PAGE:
# Why doesn’t LaTeX center captions by default?

As you certainly know LaTeX does not center figure captions by default. The first line is centered in most cases, but the following lines behave like regular text. Centering all the lines can be easily achieved with the caption package, but it’s not the default behavior. I’ve always wondered about this.

In general, using LaTeX with all default options and parameters (and a basic class such as report or book) ensures a document that is at least typographically correct and rather well designed. Arguably, you can always improve plenty of things, but the default is really OK (I would say) and can be used even with little typographical knowledge. Except for this caption centering thing (which is arguably the most shocking feature of a LaTeX document typeset with default settings). It just looks so wrong.

Why was this choice made by the LaTeX developers? Is it really bad practice to center captions, and is the LaTeX behavior ‘how it sould be’? Or is it just a bug or an involuntary side effect?

• I think this question is off-topic. You nicht have asked why the chapter title has the default size or why the main developer has a blue car. – Johannes_B Jan 5 '18 at 7:09
• LaTeX does not center the first line. LaTeX centers the caption paragraph if it fits on a single line. It is a very beautiful feature. – Paul Gaborit Jan 5 '18 at 7:17
• I would like to add this as a answer but that doesn't seem to be allowed. It was a design choice by Lamport. To center multiline captions without using additional packages: \caption{\protect\centering Multiline text} – Peter Wilson Jan 5 '18 at 18:49
• As a revision to my comment I should written it as ...Lamport the creator of LaTeX but other design decisions could have been made, as for example your preference. Robert Bringhurst's captioning style (in The Elements of Typographic Style) follows the default LaTeX style (except where he uses side captions) and few are willing to disagree with Bringhurst. To center multiline ... – Peter Wilson Jan 6 '18 at 18:47
• I have voted to reopen this question, because I do not agree with its closure as “primarily opinion-based”. That closure reason is for questions that invite opinions in their answers. This one is not such a question (at least, no one ought to post their own opinions as an answer). There exists a well-defined answer, e.g. Leslie Lamport or whichever person of the LaTeX development team made this decision can answer this question (and most of them are still alive). The fact that many typical users of this site cannot answer this question is not a reason to call it “primarily opinion based”. – ShreevatsaR Jan 8 '18 at 6:19

The standard LaTeX classes will centre the caption if it is shorter than the text width. Here is the relevant code from article.cls (or classes.dtx respectively)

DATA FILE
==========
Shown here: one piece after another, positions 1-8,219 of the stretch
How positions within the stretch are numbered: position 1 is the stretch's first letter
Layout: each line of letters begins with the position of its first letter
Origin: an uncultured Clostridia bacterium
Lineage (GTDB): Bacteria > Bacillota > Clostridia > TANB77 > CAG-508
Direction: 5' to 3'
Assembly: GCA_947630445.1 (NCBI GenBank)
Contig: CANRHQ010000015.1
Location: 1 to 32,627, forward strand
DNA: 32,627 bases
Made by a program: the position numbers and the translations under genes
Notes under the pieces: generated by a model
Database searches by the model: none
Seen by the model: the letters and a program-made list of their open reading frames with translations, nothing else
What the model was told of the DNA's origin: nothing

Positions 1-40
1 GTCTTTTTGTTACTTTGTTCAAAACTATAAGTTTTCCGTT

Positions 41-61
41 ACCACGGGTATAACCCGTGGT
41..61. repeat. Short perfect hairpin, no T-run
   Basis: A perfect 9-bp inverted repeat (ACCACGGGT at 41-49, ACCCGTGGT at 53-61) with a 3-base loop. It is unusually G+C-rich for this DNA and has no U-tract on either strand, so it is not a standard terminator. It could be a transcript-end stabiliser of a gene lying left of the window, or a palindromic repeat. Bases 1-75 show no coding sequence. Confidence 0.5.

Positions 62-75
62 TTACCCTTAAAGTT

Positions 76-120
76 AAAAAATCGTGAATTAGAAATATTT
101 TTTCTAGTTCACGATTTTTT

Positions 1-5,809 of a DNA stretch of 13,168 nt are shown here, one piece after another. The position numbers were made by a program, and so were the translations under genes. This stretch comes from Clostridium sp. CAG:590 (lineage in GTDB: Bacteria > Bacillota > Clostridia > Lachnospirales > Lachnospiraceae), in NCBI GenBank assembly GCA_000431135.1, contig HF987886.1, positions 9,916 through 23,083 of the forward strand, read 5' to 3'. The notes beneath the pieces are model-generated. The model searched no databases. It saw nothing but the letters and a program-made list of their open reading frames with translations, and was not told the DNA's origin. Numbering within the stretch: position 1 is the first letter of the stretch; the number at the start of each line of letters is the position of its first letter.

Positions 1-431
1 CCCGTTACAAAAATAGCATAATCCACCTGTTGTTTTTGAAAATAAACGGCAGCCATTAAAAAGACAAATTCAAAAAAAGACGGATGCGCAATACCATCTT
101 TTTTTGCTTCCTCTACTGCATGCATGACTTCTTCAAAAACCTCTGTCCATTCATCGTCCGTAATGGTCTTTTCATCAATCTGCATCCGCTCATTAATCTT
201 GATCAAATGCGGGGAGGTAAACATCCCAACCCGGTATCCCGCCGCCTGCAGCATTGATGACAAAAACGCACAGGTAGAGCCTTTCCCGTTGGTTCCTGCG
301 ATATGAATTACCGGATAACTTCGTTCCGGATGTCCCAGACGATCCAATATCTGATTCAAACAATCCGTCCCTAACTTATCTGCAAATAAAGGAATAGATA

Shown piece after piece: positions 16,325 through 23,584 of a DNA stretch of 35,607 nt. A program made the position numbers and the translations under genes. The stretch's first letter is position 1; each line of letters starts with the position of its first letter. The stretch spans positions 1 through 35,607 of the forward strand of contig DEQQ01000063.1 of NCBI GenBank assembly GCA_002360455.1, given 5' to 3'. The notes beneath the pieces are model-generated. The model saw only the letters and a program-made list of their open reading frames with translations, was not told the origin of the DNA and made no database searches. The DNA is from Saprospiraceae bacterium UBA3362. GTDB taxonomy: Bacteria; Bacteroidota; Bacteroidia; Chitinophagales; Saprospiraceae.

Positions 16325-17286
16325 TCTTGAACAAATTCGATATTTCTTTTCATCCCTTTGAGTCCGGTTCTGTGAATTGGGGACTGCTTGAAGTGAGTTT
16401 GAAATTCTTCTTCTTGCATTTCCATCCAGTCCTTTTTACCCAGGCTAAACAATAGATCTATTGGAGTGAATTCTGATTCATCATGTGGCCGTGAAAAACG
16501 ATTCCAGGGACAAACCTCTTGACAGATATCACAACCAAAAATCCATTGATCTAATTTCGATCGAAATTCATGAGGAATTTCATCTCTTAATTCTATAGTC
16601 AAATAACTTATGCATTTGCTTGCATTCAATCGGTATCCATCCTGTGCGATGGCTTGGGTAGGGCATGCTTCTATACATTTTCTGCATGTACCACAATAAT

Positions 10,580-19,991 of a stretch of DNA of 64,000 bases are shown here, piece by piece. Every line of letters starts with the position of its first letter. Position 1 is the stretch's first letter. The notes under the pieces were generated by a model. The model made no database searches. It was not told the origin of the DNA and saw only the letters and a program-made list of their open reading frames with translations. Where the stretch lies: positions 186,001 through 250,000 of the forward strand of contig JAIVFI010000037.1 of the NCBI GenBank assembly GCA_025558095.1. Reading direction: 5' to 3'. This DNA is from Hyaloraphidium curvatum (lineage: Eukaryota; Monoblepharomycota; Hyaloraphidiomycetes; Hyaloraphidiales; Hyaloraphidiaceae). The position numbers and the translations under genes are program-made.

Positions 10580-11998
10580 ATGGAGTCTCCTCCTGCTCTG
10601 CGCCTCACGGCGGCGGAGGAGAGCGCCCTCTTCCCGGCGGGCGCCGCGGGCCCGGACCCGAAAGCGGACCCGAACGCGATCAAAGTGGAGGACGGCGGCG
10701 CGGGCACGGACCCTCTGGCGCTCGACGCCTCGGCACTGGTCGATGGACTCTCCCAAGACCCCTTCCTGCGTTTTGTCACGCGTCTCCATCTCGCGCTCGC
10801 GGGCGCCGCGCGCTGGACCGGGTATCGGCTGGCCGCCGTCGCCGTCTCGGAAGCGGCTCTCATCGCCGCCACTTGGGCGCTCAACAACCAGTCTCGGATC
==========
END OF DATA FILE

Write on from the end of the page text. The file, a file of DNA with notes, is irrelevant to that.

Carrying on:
\long\def\@makecaption#1#2{%
\vskip\abovecaptionskip
\sbox\@tempboxa{#1: #2}%
\ifdim \wd\@tempboxa >\hsize
#1: #2\par
\else
\global \@minipagefalse
\hb@xt@\hsize{\hfil\box\@tempboxa\hfil}%
\fi
\vskip\belowcaptionskip}


Why this is the case I can't tell you.

It was a design choice by Leslie Lamport, the creator of LaTeX, but other decisions could have been made, as for example your preference. Robert Bringhurst in his The Elements of Typographic Style follows the default LaTeX style, except when he uses sidecaptions, and few would care to disagree with Bringhurst.

To center multiline captions without using any packages:

\caption{\protect\centering Your multiline text}


It's difficult to understand this question. The report and book class do center captions; if the caption length is less than \hsize, the caption is centered, otherwise set to a paragraph on the whole line width.

Being a generic class, this is quite a natural setting; if one prefers narrower paragraphs for the captions, the length is a stylistic decision.

\documentclass{book}
\usepackage{showframe}

\begin{document}

\expandafter\def\csname @captype\endcsname{figure}

\caption{This is a short caption}

\caption{This is a longer caption, still on one line}

\caption{This is a much longer caption, which spreads
over two lines; the caption is justified over the whole
line width, but a different setting is not difficult to
obtain.}

\makeatletter
\long\def\@makecaption#1#2{%
\vskip\abovecaptionskip
\sbox\@tempboxa{#1: #2}%
\ifdim \wd\@tempboxa >\hsize
\makebox[\hsize][c]{%
\begin{minipage}[t]{.8\hsize}
#1: #2\par
\end{minipage}%
}%
\else
\global \@minipagefalse
\hb@xt@\hsize{\hfil\box\@tempboxa\hfil}%
\fi
\vskip\belowcaptionskip}
\makeatother

\caption{This is a much longer caption, which spreads
over two lines; the caption is justified over the whole
line width, but a different setting is not difficult to
obtain.}

\makeatletter
\long\def\@makecaption#1#2{%
\vskip\abovecaptionskip
\sbox\@tempboxa{#1: #2}%
\ifdim \wd\@tempboxa >\hsize
\makebox[\hsize][c]{%
\begin{minipage}[t]{.8\hsize}
\centering
#1: #2\par
\end{minipage}%
}%
\else
\global \@minipagefalse
\hb@xt@\hsize{\hfil\box\@tempboxa\hfil}%
\fi
\vskip\belowcaptionskip}
\makeatother

\caption{This is a much longer caption, which spreads
over two lines; the caption is justified over the whole
line width, but a different setting is not difficult to
obtain. Let's add some words to make this longer and
uglier when centering each line.}

\end{document}


The redefinition is quite easy, as you see. Higher level packages such as caption should be preferred, of course.